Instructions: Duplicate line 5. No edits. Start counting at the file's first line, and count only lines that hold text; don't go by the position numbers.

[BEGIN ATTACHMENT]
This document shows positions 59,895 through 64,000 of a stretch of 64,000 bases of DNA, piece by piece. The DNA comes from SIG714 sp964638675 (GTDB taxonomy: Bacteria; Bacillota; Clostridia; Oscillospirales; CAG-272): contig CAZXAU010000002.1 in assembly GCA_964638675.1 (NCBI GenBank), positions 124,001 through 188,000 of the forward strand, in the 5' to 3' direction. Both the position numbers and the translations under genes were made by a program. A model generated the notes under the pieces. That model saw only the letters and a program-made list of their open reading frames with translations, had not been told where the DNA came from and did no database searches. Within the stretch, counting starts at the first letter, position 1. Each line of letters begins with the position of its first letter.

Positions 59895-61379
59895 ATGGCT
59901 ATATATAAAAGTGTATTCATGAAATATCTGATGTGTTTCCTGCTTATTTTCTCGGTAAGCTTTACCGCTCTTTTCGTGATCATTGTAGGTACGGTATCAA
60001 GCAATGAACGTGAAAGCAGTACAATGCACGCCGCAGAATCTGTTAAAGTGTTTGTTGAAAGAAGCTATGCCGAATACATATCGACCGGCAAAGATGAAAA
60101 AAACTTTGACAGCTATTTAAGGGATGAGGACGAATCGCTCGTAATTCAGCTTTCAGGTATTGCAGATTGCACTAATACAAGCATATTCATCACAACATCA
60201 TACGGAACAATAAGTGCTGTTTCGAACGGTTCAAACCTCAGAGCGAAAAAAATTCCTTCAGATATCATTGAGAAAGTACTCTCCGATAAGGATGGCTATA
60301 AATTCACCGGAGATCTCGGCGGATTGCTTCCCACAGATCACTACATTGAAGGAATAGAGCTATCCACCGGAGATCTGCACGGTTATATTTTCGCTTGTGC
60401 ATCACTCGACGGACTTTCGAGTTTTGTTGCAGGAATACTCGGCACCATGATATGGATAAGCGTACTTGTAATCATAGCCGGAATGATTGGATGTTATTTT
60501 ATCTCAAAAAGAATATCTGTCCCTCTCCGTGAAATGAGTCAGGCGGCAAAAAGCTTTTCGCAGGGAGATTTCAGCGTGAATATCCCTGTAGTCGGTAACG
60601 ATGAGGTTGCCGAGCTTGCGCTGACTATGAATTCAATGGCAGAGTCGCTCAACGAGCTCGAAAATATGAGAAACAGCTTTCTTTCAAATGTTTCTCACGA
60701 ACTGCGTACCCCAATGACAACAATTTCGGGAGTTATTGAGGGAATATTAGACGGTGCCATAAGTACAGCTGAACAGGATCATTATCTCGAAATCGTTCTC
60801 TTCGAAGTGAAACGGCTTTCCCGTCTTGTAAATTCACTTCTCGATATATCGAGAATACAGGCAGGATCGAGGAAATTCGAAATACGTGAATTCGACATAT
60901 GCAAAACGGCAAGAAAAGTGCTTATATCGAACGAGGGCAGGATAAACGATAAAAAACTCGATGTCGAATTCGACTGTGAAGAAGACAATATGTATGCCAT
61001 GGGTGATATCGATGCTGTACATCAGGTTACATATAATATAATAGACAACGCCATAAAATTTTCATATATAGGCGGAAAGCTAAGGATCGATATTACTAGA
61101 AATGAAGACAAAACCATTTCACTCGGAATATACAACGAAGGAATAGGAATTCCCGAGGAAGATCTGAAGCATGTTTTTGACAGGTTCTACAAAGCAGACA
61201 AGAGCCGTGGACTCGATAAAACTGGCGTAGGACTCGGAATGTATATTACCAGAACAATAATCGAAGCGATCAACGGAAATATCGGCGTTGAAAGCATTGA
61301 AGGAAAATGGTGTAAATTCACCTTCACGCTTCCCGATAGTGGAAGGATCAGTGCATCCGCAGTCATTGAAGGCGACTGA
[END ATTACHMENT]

60001 GCAATGAACGTGAAAGCAGTACAATGCACGCCGCAGAATCTGTTAAAGTGTTTGTTGAAAGAAGCTATGCCGAATACATATCGACCGGCAAAGATGAAAA